20. Good advice. I have compromised on a Sony NEX-5N which has a slightly bulky 18-55 mm lens but is far superior to a typical point and shoot. Instead of feeling like a nerd with it hanging around my neck I have bought an expensive Canadian-made travel vest with a convenient big inner pocket and wear that very often when visiting people. Still a nerd. Now a “safari nerd” who, from time to time, loses stuff in his vest, which is, albeit marginally, “better.”

    1. Wests have always be a great accessory for many photographers, but so far I have never tried one. I guess it may look too much “photographer” for me. Thanks for sharing your experience, Bob.

  21. Thank you, Otto. Great advice. My travel photography, to me, is not as good as my everyday photography where I’m photographing the new in a place I know (because every day brings something new on the same old paths I walk). After reading your post, I think that’s because I don’t have time to engage with a new place when I’m traveling.

    1. I think in order to make images that make an impact, it’s important to immerse into the process and engage with whatever you photograph. You seem to do very much so when you do your everyday photography.

  22. If I may be so bold as to add a little something to your great list – don’t just see the place you’re visiting through your camera lens. Put it away sometimes and just enjoy being in the place. At first I would try and capture every interesting scene…and then I realized that besides rarely being able to do the scene justice I was also missing the essence of the place by just seeing it through the lens! Thanks for the list.

    1. It’s a very good suggestion. It’s often so tempting to see everything in terms of photography and through the lens of a camera and by so doing missing the experience itself. Sometimes you feel like if there is no photo to be taken, then it’s all wasted. That’s when it’s really time to put away the camera – and live for real.

  23. Sound advice, Otto. One of my favorite things is to limit myself to one lens for days at a time; it forces me to see and capture in new ways, especially if it’s a lens I don’t often use. Lately, I’ve been taking closeups with a wide angle, so I look forward to reading your article on this. Great post!

    1. I think that is a good exercise. By limiting yourself to one less, you force yourself – as you point out – to expand within the limitations you have set for yourself. Nothing encourage creativity more than constrains. Thanks for the input, Lynn.

  24. Otto, you made some excellent points here with great insight. I especially liked “Travel photos without people quickly get boring. We – as viewers – relate to people.” I really need to get over myself and get comfortable with the process of taking images of people.


    1. I hope I didn’t sound to arrogant when advising in this manner. I do see more in the realm of photography than people. But of course for me it really comes don to photographing people. I think you should give it a try, too. It’s such a great experience. Thanks for you feedback, Dani.

      1. Not arrogant at all, Otto. I’ve heard it before but sometimes you need to literally be ‘slapped upside the head’ with advice for it to penetrate. I need to concentrate and get comfortable with it.

  25. As usual there is always some small or large point or more that you’ve make to add to my thought processes during the creative process. On the other hand, I am one of those instinctual voyeurs. While a destination can be planned, the stilling of a moment for me is often spontaneous. I can plan for the subject matter and be inspired by the most mundane of objects or situations. One of the issues with traveling (as you said) is to immerse yourself. That’s a real bonus. It helps you to really see the layers of where you are.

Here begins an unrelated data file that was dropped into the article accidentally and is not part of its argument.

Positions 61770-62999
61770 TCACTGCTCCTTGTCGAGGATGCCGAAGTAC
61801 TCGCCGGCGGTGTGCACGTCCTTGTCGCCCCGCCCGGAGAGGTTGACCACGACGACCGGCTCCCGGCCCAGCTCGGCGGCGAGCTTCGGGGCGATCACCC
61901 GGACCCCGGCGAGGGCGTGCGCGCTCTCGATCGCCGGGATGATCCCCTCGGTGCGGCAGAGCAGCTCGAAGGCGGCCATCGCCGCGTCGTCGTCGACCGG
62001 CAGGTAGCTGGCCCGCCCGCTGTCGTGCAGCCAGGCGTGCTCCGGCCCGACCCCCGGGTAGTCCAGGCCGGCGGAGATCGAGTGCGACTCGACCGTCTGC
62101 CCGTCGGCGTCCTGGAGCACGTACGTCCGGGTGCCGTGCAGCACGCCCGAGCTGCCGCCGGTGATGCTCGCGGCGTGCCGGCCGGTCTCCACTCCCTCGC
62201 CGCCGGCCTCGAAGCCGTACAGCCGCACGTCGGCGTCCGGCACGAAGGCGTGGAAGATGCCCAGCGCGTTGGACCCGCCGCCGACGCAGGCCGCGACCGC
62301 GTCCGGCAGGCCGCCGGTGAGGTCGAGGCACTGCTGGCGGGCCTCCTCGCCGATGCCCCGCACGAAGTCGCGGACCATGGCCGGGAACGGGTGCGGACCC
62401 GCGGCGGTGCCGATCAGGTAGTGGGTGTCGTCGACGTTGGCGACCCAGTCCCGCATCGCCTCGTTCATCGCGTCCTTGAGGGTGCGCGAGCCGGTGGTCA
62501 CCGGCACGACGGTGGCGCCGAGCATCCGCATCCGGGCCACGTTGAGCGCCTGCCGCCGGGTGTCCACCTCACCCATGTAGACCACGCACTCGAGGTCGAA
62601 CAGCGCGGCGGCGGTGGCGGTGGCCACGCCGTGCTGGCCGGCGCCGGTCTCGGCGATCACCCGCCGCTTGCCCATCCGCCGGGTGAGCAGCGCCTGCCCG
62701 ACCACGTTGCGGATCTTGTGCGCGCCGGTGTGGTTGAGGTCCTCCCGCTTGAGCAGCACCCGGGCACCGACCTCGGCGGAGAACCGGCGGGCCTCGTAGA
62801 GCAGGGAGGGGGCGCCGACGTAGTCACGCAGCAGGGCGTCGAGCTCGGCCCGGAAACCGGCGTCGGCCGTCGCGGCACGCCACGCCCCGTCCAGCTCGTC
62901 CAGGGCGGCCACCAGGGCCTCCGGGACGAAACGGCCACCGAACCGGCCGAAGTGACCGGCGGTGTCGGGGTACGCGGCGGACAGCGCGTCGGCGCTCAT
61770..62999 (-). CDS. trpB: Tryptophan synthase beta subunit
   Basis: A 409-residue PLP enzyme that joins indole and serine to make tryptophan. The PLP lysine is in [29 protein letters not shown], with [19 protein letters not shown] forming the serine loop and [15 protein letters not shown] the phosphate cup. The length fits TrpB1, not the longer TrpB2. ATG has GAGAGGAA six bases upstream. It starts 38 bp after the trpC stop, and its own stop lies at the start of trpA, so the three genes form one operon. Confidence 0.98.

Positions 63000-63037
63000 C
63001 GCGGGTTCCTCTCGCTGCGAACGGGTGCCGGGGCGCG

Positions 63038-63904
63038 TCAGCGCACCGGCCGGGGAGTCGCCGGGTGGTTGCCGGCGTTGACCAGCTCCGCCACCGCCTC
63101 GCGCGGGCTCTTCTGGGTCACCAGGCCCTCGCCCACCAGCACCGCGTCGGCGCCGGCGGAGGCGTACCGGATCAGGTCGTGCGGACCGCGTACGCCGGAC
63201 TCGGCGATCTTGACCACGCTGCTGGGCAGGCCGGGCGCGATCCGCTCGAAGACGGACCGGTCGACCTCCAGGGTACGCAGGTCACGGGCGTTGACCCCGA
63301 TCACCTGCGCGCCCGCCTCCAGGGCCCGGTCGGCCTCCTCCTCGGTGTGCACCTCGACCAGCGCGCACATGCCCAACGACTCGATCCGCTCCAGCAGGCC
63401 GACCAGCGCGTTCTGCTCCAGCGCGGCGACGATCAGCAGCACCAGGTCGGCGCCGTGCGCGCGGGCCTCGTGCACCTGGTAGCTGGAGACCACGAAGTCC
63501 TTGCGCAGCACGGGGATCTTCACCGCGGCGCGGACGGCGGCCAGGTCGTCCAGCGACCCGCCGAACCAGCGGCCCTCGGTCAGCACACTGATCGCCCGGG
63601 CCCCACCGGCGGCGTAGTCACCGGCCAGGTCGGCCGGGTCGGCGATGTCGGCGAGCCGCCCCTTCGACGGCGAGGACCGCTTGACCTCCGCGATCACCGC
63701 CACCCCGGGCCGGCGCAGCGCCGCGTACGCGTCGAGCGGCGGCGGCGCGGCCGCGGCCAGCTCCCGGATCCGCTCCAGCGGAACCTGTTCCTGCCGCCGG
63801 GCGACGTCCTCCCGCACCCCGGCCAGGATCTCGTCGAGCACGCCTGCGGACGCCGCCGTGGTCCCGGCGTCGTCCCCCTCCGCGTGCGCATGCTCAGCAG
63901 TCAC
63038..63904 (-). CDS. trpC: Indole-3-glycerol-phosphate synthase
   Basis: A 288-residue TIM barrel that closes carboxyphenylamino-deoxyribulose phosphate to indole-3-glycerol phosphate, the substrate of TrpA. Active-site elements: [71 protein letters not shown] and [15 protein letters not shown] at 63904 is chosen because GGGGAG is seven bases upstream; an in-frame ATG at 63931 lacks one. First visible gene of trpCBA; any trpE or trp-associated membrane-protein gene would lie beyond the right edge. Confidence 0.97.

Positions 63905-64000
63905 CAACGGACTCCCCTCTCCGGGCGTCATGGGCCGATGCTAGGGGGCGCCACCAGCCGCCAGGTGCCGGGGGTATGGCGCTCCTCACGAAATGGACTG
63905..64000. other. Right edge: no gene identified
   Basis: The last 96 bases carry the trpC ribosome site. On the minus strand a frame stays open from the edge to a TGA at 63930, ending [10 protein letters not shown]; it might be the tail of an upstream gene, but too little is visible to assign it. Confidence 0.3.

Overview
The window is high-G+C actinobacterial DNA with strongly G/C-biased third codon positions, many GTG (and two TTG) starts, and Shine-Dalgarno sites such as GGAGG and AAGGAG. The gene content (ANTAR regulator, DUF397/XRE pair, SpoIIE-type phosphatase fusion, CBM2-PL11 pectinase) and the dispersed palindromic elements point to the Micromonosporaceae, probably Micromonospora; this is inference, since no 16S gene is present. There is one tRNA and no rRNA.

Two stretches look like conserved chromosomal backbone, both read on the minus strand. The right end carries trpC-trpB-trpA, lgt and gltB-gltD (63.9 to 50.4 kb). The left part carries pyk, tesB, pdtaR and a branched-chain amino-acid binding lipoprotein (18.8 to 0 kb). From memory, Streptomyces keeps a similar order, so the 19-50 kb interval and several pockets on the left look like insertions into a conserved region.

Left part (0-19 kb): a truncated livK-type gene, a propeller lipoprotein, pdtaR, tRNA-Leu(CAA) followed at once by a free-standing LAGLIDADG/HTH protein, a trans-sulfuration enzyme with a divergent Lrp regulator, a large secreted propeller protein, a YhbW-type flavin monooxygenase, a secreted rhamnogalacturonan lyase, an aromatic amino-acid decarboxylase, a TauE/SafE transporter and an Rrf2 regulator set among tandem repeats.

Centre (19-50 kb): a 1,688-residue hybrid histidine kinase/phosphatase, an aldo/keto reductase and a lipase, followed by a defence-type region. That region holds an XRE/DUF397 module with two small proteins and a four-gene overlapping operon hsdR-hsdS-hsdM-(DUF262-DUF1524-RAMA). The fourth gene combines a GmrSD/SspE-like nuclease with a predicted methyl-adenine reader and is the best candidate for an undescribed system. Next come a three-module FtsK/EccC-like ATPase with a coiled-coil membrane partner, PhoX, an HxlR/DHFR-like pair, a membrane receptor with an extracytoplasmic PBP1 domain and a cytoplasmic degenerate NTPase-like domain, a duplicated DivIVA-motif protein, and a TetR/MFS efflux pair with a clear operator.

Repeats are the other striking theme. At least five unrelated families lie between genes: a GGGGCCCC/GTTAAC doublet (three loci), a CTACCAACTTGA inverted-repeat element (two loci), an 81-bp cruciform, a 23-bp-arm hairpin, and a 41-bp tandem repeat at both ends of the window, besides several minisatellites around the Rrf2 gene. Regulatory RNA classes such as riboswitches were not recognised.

1. Despite all I say about research and planing, my shooting process is more than anything instinctual as well. My best pictures are those that are not planned. So maybe I am contradicting myself… Thanks for sharing your experience, Sally.

  26. This stopped me in my tracks, because I’ve also found it to be so true: ” ● Shoot a lot. Take your time. When you find something you want to photograph; stay with the situation. Wait for its culmination. Photograph, photograph, photograph. Don’t «save the film»; you are shooting digitally and have as good as unlimited capturing capacity. Two or three frames are not enough. Keep going; don’t be content before you have 50 – to give you an arbitrary – and low – number. Be patience and take your time in any given photo situation. This is one of the things I cannot stress enough in my workshops. The best photos come when you immerse yourself into the situation and stay with it. ”

    Yes – It’s like a fine violin ‘waking up’ – It seems the more time you take, the better the chance of getting that one great photocapture (I shoot wildlife and pets).

    Great blog!

  27. This is a wonderful blog entry ! I have to admit that I’m scared of thaking picture of people. Maybe I should give it a go, and go beyond taking pictures of rocks and flowers 🙂

  28. Great advice…and especially like the one of “immerse yourself” because I think once you do that, the smiles, respect and creating that great ambiance of photography comes together without much effort. Well done… Also, bring less equipment is great advice and one I need to pay more attention too!

  29. Some really helpful tips, Otto. You are so right about using a wide lens for people. With a zoom lens one often tends to stand at a distance from the subject. A wide or a prime lens in a way forces you to go close to your subject, interact and establish a ‘connect’. The resultant images are often much more engaging.

  30. Otto, since i started following your blog, i became a fan of your writing. Definayely, you advice are thoughtful and i agree with it completely. I do have very little experience (compared to you), but still i do feel same way. Only, i use nikon D800 and nikon 24-70 f2.8 lens for my travel which is way too heavy to carry all the time. i have no budget to get a lighter camera. but i feel that light gear is very important.

    1. I wouldn’t worry too much about equipment. What you have is great, and even if it might feel heavy at times, it’s not the worst that could happen. Just keep shooting, that’s my philosophy. Thanks for the lovely words, Sudarshan.